Some members may raise the possibility of sanctioning additional individuals, in the absence of greater progress in the agreement’s implementation. As Singer is likely to report, the Committee imposed a travel ban on five individuals on 10 July, including members of the Coordination and Platform coalitions of armed groups and a member of Parliament from the ruling political party. On 29 August, the Council renewed the sanctions measures, which also include an asset freeze, and the mandate of the Mali Panel of Experts, for a further year in resolution 2484. Singer is likely to speak about an upcoming visit of the 2374 Committee to Mali later this month. While some members are more inclined to impose sanctions for non-implementation of the peace agreement, which they note can always be lifted following substantial progress in implementation, others express concerns about alienating parties in the peace process and of the sanctions being too one-sided against the armed groups.

Regarding central Mali, the deployment of additional security forces, and multiple visits since July by the new Prime Minister Boubou Cissé, contributed to a “small reduction in violence”, according to the Secretary-General. On 3 August, Cissé presided over a cessation of hostilities agreement among ethnic Fulani and Dogon self-defense militias. Since the end of the rainy season, there has been an uptick in violence, however. Members are likely to express concerns over the simultaneous attacks, on 30 September and 1 October, against a Malian battalion of the regional force of the Group of Five for the Sahel (G5 Sahel) in Boulkessi and a Malian army base in Mondoro. The attacks, carried out by extremist groups, killed twenty-five soldiers and left around sixty missing, representing one of the deadliest strikes against Malian forces since 2012. Yesterday, a Chadian peacekeeper from MINUSMA was killed and three other peacekeepers seriously wounded by an improvised explosive device in Aguelhok, Kidal, in the north, and a Togolese peacekeeper was seriously wounded by unidentified assailants in the Mopti region in the centre, according to a UN statement.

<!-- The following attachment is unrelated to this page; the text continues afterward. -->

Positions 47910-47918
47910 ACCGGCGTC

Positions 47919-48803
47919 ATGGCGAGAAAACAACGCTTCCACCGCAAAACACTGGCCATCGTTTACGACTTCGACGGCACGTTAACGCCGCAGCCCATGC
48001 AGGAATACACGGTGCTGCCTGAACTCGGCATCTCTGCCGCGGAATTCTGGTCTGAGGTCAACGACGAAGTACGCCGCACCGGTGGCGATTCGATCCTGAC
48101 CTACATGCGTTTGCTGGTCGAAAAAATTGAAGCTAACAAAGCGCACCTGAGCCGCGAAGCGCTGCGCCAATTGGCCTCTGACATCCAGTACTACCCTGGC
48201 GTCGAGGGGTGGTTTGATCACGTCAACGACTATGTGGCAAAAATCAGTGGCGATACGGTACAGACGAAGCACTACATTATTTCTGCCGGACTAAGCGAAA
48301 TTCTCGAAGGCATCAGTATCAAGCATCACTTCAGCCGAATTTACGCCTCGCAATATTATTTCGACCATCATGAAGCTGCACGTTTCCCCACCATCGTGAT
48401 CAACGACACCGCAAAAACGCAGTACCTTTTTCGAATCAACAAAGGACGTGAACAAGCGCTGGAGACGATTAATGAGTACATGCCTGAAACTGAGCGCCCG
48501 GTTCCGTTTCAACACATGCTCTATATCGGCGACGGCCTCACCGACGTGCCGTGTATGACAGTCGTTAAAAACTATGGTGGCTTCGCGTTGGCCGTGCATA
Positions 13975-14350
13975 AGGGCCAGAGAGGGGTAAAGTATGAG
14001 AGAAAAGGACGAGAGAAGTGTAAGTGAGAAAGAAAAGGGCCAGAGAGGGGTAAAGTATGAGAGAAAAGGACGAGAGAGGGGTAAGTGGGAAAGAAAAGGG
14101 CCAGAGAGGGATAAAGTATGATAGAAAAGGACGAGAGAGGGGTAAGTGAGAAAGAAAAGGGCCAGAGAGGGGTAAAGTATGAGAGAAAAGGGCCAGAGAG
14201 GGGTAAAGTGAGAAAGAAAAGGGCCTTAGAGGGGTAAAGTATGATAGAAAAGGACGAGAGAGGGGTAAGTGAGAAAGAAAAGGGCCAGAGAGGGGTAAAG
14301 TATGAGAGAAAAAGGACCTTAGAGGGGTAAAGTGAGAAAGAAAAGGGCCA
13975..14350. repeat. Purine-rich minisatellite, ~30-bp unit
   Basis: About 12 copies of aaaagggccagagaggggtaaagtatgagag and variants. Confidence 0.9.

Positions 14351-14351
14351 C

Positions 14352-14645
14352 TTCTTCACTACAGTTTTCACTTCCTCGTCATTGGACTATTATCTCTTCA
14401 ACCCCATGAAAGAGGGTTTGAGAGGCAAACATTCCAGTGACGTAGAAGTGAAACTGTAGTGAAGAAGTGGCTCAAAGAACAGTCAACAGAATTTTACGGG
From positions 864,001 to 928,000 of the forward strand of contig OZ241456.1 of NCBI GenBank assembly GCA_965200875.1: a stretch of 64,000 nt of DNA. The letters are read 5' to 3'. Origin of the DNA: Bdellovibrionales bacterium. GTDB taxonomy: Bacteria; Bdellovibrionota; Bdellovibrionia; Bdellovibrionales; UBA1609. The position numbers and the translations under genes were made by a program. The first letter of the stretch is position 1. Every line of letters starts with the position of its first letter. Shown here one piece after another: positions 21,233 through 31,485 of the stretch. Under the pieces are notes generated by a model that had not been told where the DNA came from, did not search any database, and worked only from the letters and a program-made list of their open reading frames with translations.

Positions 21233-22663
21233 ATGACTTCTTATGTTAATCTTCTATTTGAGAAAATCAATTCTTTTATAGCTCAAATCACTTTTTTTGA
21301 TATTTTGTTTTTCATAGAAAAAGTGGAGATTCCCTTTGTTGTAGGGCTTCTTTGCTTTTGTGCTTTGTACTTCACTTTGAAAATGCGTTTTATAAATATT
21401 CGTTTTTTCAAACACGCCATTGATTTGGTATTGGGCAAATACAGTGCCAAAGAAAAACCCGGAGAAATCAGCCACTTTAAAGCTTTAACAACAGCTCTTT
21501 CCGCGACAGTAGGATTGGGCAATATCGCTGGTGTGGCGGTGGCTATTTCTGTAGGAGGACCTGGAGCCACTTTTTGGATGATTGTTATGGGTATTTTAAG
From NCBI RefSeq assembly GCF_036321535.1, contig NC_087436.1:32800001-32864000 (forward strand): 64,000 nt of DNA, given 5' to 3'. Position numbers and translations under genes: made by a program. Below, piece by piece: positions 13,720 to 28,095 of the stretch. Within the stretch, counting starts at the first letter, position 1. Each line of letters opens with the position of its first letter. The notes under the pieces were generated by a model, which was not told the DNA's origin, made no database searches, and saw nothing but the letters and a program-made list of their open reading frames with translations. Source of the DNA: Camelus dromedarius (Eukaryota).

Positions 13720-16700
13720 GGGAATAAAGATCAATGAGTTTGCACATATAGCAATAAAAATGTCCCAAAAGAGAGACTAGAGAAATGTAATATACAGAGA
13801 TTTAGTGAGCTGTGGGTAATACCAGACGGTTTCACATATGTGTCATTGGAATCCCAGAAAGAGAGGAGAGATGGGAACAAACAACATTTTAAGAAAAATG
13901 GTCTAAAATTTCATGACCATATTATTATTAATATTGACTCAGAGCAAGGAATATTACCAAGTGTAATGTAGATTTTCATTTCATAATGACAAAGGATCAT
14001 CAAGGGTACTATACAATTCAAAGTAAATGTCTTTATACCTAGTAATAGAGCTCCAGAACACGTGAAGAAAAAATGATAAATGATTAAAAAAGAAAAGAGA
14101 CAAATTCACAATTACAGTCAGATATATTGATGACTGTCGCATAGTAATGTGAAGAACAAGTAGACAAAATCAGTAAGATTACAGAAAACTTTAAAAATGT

Members may be interested in discussing steps taken and challenges for MINUSMA to support the government to stem violence and protect civilians.  When the Council added the situation in central Mali as a second strategic priority, it did not provide MINSUMA additional troops or resources––requesting the Secretary-General “to align budgetary resources according to the prioritization of mandate tasks”. Moreover, the Secretary-General’s report notes the need for Malian authorities to urgently finalise and implement the revised comprehensive politically-led strategy to address the situation in the centre.

A high-level event was convened on Mali and the Sahel in New York on 25 September during General Assembly high-level week. At tomorrow’s session, members may raise some of the broader regional initiatives to address the deteriorating security situation in the Sahel. These include the new Group of Seven (G7) & Africa Partnership and the Sahel Partnership Action Plan adopted during the G7 heads of state summit on 25 August in Biarritz. At a 14 September heads of state summit on terrorism in Ouagadougou, the Economic Community of West African States decided to strengthen cooperation to address the growing terrorism threat, indicating the limitations that states may perceive with the G5 Sahel joint force.

Regarding the joint force, resolution 2480 expanded MINUSMA’s provision of “life- support consumables” to benefit all joint force contingents rather than just those on Malian territory. Since then, the Secretary-General’s report notes that “few calls were made on MINUSMA to provide life-support consumables”.